The instructions say to Sl 1 pwise wyif - ie to slip 1 stitch purlwise with the yarn in front. To do this you start with the yarn hanging down at the front of the work. Leaving the yarn where it is, insert the right hand needle tip purlwise into the first stitch on the left hand needle and slide it across to the right hand needle. You don’t knit it or do a yarn over - the stitch is simply slipped, unworked to the right hand needle.

Then, move the yarn between the two needle tips to the back of the work ready to work the next stitch.

The next stitch is an increase - where you knit into the front of the next stitch, pull the loop through on your right needle tip but don’t slip it off the left hand needle. Instead, insert the RH needle tip into the back of the same stitch. Pull the loop through onto the RH needle tip and then slide both stitches off the LH needle. This creates an increase.

The next stitch is slipped purlwise in the same way as the first. So bring your yarn between the needle tips to the front of the work and then slip the stitch purlwise.

I hope this helps you to visualise the beginning of the shawl. Once you get into your rhythm you will find it to be a relaxing and fun knit - I promise.

Project overload

Too much choice?

Too much choice?

It was inevitable. Yesterday in a fit of pre Stash Dash planning I pulled out all my WIPs and neglected projects and piled them up in a heap on my bed. And then I sat back and looked at them. 

I'm not going to outline them all because to be perfectly honest with you I felt a sense of shame and overwhelm that I find quite hard to put into words.

In my house I have, let's be frank a lot of money tied up in projects that have lain untouched for months and years. And in an age where austerity and very real hardship is a problem for so many people I have to say it made me feel incredibly sad that my WIPs had got to this level. I am lucky enough to be able to buy beautiful yarn and yet some of it is yet to see the light of day and again.

I have no wise words or cunning plan today I'm afraid. My tried and tested list making skills failed to help as itemising it won't make the problem better. Equally, shoving it all back under the bed won't help either but that was the solution I opted for.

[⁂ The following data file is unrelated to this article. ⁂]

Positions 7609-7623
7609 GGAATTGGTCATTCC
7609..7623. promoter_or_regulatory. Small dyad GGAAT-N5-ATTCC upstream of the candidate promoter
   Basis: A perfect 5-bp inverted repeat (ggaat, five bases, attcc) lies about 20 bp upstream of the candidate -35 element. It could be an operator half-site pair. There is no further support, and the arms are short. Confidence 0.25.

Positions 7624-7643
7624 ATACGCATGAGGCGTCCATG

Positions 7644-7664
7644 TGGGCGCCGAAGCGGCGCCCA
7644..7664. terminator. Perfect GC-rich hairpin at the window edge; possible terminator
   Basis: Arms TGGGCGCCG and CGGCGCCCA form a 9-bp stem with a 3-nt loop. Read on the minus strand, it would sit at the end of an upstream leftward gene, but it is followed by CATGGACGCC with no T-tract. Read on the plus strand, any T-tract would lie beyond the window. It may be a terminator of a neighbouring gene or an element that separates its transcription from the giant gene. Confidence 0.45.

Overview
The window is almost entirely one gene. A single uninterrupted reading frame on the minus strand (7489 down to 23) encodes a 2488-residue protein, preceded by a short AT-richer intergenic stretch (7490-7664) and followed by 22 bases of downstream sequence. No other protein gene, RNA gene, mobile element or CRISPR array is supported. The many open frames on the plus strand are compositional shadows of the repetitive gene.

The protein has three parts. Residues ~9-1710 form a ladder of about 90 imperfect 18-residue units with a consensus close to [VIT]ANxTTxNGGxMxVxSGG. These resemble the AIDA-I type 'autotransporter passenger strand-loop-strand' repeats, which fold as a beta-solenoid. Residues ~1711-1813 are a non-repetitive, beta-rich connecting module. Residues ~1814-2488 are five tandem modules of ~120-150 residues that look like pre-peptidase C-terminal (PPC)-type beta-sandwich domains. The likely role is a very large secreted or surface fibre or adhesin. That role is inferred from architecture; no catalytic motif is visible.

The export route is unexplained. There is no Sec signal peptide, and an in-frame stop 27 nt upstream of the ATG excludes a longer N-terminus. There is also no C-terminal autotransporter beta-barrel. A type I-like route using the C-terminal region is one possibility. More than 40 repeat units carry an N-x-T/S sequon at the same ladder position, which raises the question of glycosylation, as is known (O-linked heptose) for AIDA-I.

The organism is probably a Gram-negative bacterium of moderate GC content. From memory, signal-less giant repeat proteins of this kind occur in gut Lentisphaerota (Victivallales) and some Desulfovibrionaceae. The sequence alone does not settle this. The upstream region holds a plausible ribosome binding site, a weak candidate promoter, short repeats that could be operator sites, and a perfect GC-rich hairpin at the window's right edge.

One day, when I have steeled myself I will go back and pick out a few projects at random and make a decision on them. Frog it or finish it. I'm not going to number them or set goals for myself right now but by the end of Stash Dash I'm hoping to have considerably fewer bags under the bed and hopefully a lighter heart too.

To finish or not to finish...

It's a dilemma that most knitters will empathise with. I have at a conservative estimate 5 pairs of vanilla self stripe socks in various stages of completeness. Most of them are toe-up with an afterthought heel and at least 2 pairs could be finished in an evening if I put my mind to it.

My problem of course is that Stash Dash starts in just 3 weeks - on May 26th - I think (but don't quote me on it). Under the rules of this annual event all yardage from a completed project counts towards your Stash Dash total - no matter when it was started. So I could wait until May 26th and then whip a load of afterthought heels in and easily get the first 1000m or so under my metaphorical belt.

But then, I'm feeling the urge to finish a few things and free up some project bags. Oh.. and I've run out of sock needles too. Decisions...


Saying goodbye

Today seems the perfect time to wear one of my favourite pairs of socks I've ever made. Simple toe-up socks with a fish lips kiss heel and made from yarn from an outstanding indie dyer.

Today is the funeral for our friend Heather aka Sparkleduck. Appropriately enough for such a big Star Wars fan, on May 4th. I was lucky enough to meet Heather at shows and events over the years and we both shared the same LYS - The Sheep Shop in Cambridge.

Visiting the shop was always a great treat but made even more so by the wall of gorgeous Sparkleduck which greeted you when you walked in. Rifling through my stash after Heather passed away I was struck by how little of her yarn I had. And then I realised that was because I have most of it away. Sparkleduck yarn was always reserved for special gifts because, Well, it was special.

Whilst the news of Heathers sudden passing has shocked us all I take a lot of comfort in knowing that her work will continue to spread happiness and joy for many years to come. As knitters, dyers and other creative folk the work that we do lives on long after we do. Cherished blankets and shawls provide a tangible link between the past and present in a way that other material goods cannot. People years from now will still be treasuring the things we make today and that is such a warm and happy thought. 

So, on this difficult day why not take a few minutes to work on something special and weave a few positive thoughts and happy memories into it as you go. In years to come you never know who might find comfort and happiness in it.


Fickle Steps - a new sock design

Fickle Steps by Louise Tilbrook Designs

Fickle Steps by Louise Tilbrook Designs

After months of keeping it under wraps I am really pleased to let you know that I have a new sock design published - in a fabulous new magazine called Rib.

Aimed at men who knit and those who knit for them this is only the magazine's second issue but it has already built a considerable following on Ravelry and on Instagram. They have a wonderful clean and pared back aesthetic and the designs in this issue all have that immediate appeal that makes you want to grab your needles and cast on immediately.